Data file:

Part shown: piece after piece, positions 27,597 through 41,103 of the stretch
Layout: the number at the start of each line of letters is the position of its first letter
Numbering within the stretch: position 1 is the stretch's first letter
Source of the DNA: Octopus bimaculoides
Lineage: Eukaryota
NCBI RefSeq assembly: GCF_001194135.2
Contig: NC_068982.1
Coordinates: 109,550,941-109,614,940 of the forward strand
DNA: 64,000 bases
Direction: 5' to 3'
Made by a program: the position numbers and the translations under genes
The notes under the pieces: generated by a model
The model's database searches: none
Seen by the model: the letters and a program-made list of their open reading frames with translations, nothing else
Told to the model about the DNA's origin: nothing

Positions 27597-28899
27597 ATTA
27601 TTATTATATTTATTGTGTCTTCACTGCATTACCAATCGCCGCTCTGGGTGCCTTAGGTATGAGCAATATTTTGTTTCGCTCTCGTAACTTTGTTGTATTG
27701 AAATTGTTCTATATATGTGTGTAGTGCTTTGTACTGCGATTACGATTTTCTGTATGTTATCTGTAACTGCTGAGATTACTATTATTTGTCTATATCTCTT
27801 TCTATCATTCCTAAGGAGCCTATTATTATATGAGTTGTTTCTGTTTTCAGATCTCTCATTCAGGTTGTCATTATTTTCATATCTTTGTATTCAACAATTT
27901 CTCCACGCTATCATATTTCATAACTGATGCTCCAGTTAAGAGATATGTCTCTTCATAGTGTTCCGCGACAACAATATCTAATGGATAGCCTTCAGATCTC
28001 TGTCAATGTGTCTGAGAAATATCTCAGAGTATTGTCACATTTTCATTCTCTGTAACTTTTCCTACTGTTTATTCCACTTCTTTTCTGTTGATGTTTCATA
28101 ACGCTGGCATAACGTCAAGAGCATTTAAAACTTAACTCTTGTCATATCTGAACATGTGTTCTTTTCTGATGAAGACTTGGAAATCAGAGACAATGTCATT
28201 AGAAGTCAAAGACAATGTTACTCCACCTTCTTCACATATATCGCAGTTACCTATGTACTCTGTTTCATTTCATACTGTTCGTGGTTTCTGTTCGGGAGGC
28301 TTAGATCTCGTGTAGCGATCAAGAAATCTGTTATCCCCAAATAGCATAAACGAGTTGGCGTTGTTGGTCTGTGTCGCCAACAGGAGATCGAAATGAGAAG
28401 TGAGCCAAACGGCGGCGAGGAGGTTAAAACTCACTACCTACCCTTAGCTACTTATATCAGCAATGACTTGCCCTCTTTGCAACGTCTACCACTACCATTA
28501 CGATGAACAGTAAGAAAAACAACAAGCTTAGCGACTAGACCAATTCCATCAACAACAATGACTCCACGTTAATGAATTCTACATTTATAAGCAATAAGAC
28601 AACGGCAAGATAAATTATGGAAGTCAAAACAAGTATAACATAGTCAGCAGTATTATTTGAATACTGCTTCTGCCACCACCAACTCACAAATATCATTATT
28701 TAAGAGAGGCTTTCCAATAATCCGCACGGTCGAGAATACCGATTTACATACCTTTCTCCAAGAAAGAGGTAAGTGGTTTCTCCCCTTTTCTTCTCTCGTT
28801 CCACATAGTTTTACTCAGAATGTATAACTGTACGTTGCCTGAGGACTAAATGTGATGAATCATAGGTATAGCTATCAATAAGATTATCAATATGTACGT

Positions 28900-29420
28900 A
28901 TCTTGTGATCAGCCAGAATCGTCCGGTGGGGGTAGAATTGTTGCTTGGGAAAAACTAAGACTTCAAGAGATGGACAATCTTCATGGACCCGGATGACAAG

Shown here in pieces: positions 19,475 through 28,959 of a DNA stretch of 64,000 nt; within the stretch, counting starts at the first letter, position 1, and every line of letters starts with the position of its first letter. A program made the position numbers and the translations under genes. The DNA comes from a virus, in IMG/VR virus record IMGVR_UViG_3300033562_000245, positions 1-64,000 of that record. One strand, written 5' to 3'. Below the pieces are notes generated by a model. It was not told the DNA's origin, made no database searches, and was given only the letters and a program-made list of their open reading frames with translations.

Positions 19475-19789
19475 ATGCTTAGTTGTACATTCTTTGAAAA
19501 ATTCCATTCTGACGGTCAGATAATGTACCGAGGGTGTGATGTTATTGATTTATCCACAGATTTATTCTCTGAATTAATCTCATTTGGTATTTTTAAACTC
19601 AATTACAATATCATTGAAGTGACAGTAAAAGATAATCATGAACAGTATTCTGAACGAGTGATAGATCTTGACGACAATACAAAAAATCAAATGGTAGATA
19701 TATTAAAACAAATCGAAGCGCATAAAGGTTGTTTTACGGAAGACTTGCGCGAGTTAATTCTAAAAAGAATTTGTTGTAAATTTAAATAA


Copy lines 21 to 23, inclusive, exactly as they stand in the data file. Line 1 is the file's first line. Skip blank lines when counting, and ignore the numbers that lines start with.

27901 CTCCACGCTATCATATTTCATAACTGATGCTCCAGTTAAGAGATATGTCTCTTCATAGTGTTCCGCGACAACAATATCTAATGGATAGCCTTCAGATCTC
28001 TGTCAATGTGTCTGAGAAATATCTCAGAGTATTGTCACATTTTCATTCTCTGTAACTTTTCCTACTGTTTATTCCACTTCTTTTCTGTTGATGTTTCATA
28101 ACGCTGGCATAACGTCAAGAGCATTTAAAACTTAACTCTTGTCATATCTGAACATGTGTTCTTTTCTGATGAAGACTTGGAAATCAGAGACAATGTCATT